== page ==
These are not only guidelines for my circles, as I said above, they are my personal guidelines for living. I’m not perfect and there have been times I mess them up. I sometimes, unthinkingly, jump to give unsolicited advice and there have been occasions when I compare my life to how I perceive the life of someone else. When I do screw up, I do my best to make amends when necessary. And then I get up the next day and do my best to live by these guidelines again.
How would your life shift if you lived by these guidelines? If others did? How would you feel about yourself if others didn’t jump in to give you un-asked for advice?
Let’s all work to create a world where we can trust others, where we feel safe to express ourselves and that our lived experiences are believed and validated.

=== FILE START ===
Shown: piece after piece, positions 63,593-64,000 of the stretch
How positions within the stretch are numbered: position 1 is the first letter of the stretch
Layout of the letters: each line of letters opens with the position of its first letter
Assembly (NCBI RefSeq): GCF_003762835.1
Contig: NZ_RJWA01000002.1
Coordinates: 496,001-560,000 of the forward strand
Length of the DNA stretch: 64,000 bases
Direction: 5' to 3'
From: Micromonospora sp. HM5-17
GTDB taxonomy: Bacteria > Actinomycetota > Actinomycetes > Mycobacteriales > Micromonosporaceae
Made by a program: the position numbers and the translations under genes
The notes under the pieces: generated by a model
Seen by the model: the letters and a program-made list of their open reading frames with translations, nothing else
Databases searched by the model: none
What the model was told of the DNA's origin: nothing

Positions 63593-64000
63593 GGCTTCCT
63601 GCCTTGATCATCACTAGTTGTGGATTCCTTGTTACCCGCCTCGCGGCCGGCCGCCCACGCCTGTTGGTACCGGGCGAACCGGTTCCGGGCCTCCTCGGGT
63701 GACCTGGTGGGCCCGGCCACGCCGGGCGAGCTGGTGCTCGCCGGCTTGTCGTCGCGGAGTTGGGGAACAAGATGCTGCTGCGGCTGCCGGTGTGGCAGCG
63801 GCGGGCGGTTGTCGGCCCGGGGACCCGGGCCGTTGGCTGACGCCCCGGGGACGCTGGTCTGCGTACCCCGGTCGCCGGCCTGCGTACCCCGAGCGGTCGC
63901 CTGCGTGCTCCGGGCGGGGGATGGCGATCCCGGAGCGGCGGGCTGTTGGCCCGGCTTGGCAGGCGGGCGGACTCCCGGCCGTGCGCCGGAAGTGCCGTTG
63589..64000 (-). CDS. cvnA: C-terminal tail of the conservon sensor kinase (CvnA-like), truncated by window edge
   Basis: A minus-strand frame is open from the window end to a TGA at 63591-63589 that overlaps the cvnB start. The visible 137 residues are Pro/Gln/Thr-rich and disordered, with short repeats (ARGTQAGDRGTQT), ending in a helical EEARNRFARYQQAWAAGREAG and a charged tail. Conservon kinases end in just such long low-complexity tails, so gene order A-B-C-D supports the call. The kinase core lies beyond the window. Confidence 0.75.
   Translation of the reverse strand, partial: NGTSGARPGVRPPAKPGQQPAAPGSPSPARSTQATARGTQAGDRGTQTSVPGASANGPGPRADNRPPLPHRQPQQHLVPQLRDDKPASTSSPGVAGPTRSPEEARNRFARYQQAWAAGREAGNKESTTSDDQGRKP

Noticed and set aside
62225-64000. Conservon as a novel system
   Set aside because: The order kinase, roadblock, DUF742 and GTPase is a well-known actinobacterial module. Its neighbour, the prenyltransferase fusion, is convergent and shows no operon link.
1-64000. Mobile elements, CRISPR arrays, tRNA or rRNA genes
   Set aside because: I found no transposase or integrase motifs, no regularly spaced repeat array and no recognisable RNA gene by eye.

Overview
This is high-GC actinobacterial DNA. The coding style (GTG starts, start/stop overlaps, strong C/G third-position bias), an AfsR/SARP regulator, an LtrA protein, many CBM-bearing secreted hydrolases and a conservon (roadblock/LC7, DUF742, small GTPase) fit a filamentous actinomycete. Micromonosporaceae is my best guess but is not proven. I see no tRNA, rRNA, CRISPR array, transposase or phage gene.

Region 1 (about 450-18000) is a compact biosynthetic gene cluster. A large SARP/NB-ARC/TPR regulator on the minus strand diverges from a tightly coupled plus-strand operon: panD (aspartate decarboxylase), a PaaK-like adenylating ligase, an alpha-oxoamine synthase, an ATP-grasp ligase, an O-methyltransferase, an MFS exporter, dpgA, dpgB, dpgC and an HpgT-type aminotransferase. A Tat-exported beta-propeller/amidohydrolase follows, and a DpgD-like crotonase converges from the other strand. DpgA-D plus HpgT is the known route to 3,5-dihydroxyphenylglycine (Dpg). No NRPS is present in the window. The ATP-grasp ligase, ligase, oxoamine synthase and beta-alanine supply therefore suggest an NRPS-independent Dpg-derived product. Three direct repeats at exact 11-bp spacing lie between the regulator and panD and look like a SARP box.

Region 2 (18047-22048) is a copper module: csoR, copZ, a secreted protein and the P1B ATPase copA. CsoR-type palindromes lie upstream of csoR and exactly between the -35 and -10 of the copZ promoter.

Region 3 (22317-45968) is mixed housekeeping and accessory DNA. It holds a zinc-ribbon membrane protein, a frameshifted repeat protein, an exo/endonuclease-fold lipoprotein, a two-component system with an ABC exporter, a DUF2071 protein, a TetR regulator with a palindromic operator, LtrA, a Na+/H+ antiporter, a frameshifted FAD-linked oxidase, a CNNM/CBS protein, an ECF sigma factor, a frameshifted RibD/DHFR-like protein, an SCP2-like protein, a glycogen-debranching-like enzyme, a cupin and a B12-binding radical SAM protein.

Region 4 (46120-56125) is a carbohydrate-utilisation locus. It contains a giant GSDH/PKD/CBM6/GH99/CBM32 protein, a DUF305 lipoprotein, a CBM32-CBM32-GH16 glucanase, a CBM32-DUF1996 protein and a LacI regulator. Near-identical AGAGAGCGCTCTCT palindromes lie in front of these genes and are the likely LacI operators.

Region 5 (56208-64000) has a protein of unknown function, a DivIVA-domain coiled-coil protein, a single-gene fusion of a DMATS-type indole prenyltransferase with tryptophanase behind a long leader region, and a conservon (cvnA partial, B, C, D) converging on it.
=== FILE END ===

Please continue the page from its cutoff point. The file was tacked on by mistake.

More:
I talk more about these three guidelines in this video below. It’s about twenty-one minutes long, so go ahead and get yourself a cup of tea or a glass of wine and settle in.
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This blog post and video are part of a series to introduce my 12-month circle Wild Woman Within :: (Re)Connecting to our forgotten knowing. You can learn more about the circle and request an application right here.
Want to see the other posts in this series? Here’s a list:
Guidelines for being (this post)